“There is no doubt that this was an unintended use of Disodium EDTA. No medical professional would ever have intended to give the child Disodium EDTA,” Dr. Brown said.

But was it just a medical error? A number of people, all better qualified than I, have commented critically on Dr Brown’s remarks. See for example The CDC Flubs It, Another Perspective on Abubakar Tariq Nadama, Death by Chelation Revisited and Misattributing CAM Errors.

Now that Kerry is finally facing disciplinary action for professional misconduct (no criminal charges have been made to my knowledge) he is still being charged with medical error for using the wrong drug. I agree with Orac up to a point when he says:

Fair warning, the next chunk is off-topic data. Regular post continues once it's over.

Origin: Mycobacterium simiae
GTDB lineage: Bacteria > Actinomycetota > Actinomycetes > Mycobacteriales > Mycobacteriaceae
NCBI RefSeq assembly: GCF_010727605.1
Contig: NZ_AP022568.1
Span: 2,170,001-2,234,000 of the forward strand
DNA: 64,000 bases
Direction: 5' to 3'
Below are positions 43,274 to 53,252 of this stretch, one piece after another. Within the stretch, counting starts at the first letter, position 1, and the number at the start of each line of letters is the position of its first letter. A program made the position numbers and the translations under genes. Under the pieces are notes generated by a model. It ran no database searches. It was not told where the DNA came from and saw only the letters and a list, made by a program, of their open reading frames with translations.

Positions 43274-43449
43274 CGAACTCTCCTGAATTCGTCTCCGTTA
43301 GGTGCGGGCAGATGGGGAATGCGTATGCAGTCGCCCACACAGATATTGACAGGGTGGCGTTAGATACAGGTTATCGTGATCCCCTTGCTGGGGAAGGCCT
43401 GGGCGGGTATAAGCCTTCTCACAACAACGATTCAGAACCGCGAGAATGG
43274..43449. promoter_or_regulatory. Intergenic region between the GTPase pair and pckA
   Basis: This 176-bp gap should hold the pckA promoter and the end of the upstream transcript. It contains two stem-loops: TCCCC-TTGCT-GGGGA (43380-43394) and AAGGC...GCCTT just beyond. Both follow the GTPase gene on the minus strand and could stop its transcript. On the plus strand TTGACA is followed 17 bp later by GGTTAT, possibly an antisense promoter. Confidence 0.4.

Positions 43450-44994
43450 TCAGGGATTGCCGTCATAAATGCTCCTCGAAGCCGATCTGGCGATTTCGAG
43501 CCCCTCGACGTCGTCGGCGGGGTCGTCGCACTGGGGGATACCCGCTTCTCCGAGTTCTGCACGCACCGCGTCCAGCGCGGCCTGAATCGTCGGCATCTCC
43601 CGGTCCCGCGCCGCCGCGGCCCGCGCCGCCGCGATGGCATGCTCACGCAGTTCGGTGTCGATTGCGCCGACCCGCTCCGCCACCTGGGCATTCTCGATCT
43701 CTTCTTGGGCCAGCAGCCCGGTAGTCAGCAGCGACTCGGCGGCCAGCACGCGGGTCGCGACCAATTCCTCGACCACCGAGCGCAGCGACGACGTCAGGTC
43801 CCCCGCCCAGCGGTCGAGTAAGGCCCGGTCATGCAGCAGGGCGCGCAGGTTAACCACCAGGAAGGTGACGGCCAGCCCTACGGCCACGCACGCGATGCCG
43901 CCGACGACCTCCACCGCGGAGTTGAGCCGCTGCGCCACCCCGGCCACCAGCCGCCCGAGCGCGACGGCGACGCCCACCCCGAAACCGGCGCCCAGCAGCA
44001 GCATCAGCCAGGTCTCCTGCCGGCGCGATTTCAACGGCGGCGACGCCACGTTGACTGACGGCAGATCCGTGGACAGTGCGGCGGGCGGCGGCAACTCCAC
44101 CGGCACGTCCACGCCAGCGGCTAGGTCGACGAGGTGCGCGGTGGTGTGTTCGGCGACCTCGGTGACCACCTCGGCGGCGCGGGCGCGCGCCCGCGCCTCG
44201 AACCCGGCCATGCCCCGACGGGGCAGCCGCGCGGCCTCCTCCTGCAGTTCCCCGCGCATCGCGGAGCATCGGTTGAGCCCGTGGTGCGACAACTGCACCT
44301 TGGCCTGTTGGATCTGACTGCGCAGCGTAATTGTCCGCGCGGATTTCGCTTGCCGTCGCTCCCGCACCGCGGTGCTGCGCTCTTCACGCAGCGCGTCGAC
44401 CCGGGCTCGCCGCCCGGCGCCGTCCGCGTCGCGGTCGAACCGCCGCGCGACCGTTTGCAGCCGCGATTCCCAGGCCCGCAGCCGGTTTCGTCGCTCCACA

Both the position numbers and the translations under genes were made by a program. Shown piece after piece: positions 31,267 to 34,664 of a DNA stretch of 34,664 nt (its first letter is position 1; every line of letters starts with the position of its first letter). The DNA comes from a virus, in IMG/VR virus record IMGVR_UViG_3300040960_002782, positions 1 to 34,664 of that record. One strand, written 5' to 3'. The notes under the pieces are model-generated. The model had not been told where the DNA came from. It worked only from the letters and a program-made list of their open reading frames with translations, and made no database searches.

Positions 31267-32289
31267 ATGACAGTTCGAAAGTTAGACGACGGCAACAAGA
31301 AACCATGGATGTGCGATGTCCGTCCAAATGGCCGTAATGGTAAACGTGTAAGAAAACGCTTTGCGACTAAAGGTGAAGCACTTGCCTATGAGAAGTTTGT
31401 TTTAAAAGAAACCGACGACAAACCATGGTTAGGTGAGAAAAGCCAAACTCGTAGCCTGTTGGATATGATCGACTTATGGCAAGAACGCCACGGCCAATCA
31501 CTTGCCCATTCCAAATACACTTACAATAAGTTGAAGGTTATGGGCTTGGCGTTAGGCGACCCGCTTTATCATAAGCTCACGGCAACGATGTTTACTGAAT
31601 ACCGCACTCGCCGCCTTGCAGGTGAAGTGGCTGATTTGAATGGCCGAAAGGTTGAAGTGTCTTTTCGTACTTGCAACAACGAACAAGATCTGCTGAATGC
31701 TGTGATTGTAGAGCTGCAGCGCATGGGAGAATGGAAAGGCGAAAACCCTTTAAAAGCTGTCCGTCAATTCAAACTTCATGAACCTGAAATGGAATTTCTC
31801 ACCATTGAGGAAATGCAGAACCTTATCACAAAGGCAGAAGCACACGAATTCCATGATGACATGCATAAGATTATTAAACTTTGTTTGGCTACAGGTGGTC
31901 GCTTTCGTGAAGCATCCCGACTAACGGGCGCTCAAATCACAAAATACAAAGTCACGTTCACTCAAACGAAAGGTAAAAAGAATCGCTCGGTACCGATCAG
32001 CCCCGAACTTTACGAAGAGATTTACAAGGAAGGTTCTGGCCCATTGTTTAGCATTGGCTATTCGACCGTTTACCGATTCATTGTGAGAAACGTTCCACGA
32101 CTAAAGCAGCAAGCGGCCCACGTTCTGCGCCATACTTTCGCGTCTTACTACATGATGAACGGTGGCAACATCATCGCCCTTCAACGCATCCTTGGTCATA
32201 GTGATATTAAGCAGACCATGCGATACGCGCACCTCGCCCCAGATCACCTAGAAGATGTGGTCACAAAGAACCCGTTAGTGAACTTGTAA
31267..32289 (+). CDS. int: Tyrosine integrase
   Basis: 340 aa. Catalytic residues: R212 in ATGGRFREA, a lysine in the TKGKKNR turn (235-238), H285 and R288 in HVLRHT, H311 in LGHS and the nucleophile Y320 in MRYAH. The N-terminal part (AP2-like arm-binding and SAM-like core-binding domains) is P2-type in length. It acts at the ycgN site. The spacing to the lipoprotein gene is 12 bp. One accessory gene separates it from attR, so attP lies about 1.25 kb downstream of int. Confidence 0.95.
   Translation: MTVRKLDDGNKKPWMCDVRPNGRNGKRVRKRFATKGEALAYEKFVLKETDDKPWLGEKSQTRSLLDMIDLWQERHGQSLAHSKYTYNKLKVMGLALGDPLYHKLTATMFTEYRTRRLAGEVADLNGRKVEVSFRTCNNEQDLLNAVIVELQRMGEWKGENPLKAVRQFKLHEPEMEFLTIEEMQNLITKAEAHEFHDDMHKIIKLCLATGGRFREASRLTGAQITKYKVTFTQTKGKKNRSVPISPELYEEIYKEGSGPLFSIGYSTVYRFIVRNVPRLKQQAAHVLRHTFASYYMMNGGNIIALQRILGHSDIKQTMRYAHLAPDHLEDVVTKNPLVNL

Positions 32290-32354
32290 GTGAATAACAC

No, no, no. The use of chelation therapy to “treat” autism that leads to serious complications should be sufficient cause in and of itself for action. The formulation used isn’t the issue (although certainly Kerry was reckless and incompetent in choosing disodium EDTA). The use of a non-evidence-based, ineffective, and potentially dangerous treatment is. Couple that with Dr. Kerry’s apparent cluelessness in giving the “wrong” chelation agent and you have a recipe for disaster. It’s hard not to conclude either that Dr. Kerry is a quack using potentially dangerous and unproven treatments for autism

And this is the point.

or that he’s an incompetent doctor who, in trying to use a relatively safe but unproven and almost certainly ineffective treatment for autism, screwed it up and used the wrong chelator, leading to the death of a child.